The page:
Multiple Income Streams - Crystal Willms

Crystal Willms is in mid-transition with her portfolio career. She has recently changed her website name and logo. Her new brand is The Crystal Factor rebranded from Headway Coaching. “I’m in mid-transition with my portfolio career,” she offers. “Headway Coaching has been around since 2008, but because I have expanded so much it no longer matches all of what I do. I changed the name, logo and website to thecrystalfactor.com.”

Crystal’s brand tag line is “Facilitating Positive Change” and coaching is at the root of what she does. Since she started coaching brain injured clients, she has added public speaking, career transition consulting, outplacement, and writing. She became a virtual franchisee with Juice Plus, a Reiki Master Practitioner and has recently returned to modeling. Whew...that's a long list of things to do. I call her the portfolio careerist extraordinary because she makes her juggling act look easy, and she approaches her work life with an adventurous, open spirit.

For 8 years, Crystal worked as an employment specialist exclusively for brain injured clientele supporting them in their return to work. She transitioned to a new team and now works on retainer working up to 32 hours a week. Her role is to coach clients for personal or professional goals. Her hours vary from part-time to full-time weekly. She also privately coaches non-injured and injured clients who come to her through word of mouth, networking, speaking engagements and referrals.

Coaching and Juice Plus support health and nutrition and are the root of her portfolio career. Although the two services attract different clientele, they are the financial foundation that brings her stability. Crystal believes you need one or two streams of income that have consistency. However, she clarifies, “We (portfolio careerists) understand that stability is not necessarily consistent so we become adaptable.”

Adaptability is the name of the game with portfolio careerists. They derive their stability from their ability to adapt to change. Although Crystal has a foundation for her portfolio career, she has learned to change things up and move forward quickly. She describes herself as being less attached to outcomes. “If something doesn’t work, I believe I can create something new that will work.” She envisions her portfolio career to be like the ocean. “It ebbs and flows so change feels more natural. I am able to adapt, move on and find something else.” 

“Adaptability is the name of the game with portfolio careerists. They derive their stability from their ability to adapt to change.”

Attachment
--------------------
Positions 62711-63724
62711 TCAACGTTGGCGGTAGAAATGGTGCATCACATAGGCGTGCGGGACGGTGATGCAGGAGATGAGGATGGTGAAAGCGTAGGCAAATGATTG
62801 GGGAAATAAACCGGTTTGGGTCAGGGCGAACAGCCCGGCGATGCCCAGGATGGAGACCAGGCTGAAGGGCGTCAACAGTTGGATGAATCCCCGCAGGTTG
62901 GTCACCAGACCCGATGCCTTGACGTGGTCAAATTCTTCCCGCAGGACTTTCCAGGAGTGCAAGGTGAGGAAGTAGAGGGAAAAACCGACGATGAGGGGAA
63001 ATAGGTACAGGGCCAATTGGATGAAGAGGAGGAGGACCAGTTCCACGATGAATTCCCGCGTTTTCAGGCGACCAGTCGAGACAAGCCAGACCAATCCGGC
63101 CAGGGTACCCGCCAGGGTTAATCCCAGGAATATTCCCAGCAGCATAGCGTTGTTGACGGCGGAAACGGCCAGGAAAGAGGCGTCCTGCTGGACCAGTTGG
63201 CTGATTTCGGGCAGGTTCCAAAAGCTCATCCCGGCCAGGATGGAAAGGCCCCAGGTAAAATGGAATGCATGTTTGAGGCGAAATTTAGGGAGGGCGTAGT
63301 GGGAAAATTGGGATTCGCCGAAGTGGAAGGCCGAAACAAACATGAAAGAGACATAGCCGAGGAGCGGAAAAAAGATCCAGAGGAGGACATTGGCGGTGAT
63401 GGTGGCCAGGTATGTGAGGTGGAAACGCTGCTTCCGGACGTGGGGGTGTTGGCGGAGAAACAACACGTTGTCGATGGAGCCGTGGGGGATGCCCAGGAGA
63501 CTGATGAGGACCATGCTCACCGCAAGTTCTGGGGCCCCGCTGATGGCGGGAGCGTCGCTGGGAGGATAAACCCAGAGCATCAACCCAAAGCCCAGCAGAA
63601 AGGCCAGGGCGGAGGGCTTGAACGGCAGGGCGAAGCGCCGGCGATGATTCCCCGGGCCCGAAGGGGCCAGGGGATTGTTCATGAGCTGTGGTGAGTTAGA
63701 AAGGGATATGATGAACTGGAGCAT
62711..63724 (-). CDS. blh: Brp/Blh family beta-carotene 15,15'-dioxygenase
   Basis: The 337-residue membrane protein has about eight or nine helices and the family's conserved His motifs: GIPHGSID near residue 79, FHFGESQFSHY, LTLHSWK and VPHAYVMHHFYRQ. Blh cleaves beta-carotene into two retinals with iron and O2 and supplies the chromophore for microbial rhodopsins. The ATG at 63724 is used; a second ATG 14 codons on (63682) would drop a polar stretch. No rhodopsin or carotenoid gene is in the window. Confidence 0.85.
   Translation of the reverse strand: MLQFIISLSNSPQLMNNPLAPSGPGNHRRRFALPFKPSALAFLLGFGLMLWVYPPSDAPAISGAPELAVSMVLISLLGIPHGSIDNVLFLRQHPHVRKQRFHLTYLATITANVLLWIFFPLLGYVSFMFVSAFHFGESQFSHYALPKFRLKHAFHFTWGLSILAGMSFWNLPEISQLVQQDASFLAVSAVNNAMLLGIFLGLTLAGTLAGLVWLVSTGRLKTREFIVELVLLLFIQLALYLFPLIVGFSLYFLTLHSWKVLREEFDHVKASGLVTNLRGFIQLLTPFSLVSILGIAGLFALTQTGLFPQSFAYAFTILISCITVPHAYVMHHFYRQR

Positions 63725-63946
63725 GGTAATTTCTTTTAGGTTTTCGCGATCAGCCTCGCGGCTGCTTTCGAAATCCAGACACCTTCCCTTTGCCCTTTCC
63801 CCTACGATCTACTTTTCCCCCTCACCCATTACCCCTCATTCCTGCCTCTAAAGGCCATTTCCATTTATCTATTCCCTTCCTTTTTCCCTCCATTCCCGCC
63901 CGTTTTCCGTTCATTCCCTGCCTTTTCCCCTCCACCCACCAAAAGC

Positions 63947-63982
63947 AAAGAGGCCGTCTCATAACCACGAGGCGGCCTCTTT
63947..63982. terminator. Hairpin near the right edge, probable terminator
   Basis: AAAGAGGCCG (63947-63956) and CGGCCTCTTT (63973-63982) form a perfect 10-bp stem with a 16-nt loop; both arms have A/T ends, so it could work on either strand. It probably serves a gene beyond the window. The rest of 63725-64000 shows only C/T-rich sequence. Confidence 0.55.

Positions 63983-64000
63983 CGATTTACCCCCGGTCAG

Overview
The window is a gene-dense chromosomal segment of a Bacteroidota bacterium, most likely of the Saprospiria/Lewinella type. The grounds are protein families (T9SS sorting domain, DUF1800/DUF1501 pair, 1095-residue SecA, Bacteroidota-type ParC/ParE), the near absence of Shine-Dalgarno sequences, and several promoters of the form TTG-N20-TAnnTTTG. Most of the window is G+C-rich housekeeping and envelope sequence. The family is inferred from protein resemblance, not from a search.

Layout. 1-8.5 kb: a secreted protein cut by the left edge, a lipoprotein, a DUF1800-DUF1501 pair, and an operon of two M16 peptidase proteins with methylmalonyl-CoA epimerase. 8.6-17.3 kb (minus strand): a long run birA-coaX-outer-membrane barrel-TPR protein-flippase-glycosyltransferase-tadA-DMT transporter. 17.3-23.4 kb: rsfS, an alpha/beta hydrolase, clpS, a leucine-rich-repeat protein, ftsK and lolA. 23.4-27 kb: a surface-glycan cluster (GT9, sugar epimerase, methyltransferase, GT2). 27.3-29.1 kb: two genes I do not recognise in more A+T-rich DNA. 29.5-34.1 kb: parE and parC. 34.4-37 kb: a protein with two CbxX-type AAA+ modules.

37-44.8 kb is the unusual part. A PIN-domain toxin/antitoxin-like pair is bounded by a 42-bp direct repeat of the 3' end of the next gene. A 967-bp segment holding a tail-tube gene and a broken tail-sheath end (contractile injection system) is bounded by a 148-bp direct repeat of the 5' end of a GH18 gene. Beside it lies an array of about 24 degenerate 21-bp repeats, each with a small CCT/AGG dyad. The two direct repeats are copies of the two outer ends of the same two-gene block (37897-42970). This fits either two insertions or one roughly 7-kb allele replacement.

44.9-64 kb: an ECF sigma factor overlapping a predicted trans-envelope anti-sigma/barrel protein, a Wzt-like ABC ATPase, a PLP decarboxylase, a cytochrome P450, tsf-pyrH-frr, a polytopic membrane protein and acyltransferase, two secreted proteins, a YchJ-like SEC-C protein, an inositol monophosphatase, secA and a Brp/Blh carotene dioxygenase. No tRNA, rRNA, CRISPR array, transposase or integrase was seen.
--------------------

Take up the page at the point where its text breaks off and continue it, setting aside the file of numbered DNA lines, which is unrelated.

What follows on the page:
I asked Crystal what she believes is the recipe for success in a portfolio career. She sees having a higher degree of multi-tasking ability as a helpful skill set. She also thinks being accustomed to receiving less direction and being comfortable making decisions would be important skills. She has noticed that portfolio careerists spend time planning where to spend their energy. Crystal adds, “There are sometimes multiple decisions to make in an instant. We have to quickly decide which direction we are going to choose and we evaluate the advantages and disadvantages of each direction. In some cases, these decisions are going to be made based on current financial need, or other factors driving our portfolio career.”

Portfolio careerists make rough value based decisions on a regular basis. Crystal and I discussed the reality of paying our bills and she pointed out that she often makes decisions based on helping vs. making money. As Crystal says, “Depending on what we are doing, well paid work and work that pays less don’t play together and there is no crossover.” This creates an interesting juggling act for portfolio careerists. She adds, “In some cases, work may pay well, but we may not love it as much. Then, there is work that pays less, but we love it more.”

Just like any job, there will be projects and tasks that we prefer. With portfolio careerists who have entrepreneurial ventures or do more contract work, they design their work life, accepting and turning down work based on various factors. In some cases, they choose work based on personal values, interest or passion. Other times, they choose projects or jobs because they have to pay the bills. Work isn’t always glamorous or a perfect fit, but portfolio careerist value the variety they create in their work lives and the freedom that comes from choosing the work they do.

In some cases, work adds value in other ways. Crystal’s modelling jobs are a great example. She finds modelling to be beneficial on a personal level because, she says, "It fills my cup. I love it and I'm learning about myself." The networking opportunities are also amazing since she is interacting with people she wouldn’t normally meet, and is extremely fulfilled from those experiences. She also feels modelling improves her coaching practice because it makes her a happier person and being a happier person isn't a bad thing!

Crystal believes you need one or two stable income streams.

She also believes her modelling builds character, challenging and pushing her outside of her comfort zone. In turn, she feels she can better understand, lead and support her clients who are forced to face significant transition and challenging change. She also adds, “When we are forced to face our fears, then we also become better entrepreneurs and better leaders.”

Crystal approaches her portfolio career like an adventure, and we had fun unpacking the concept, discussing the challenges and benefits and what this style of work means to us. We had so much fun, in fact, that I have enough material for a Part II. My next featured Portfolio Careerist post will be a continuation of Crystal’s story.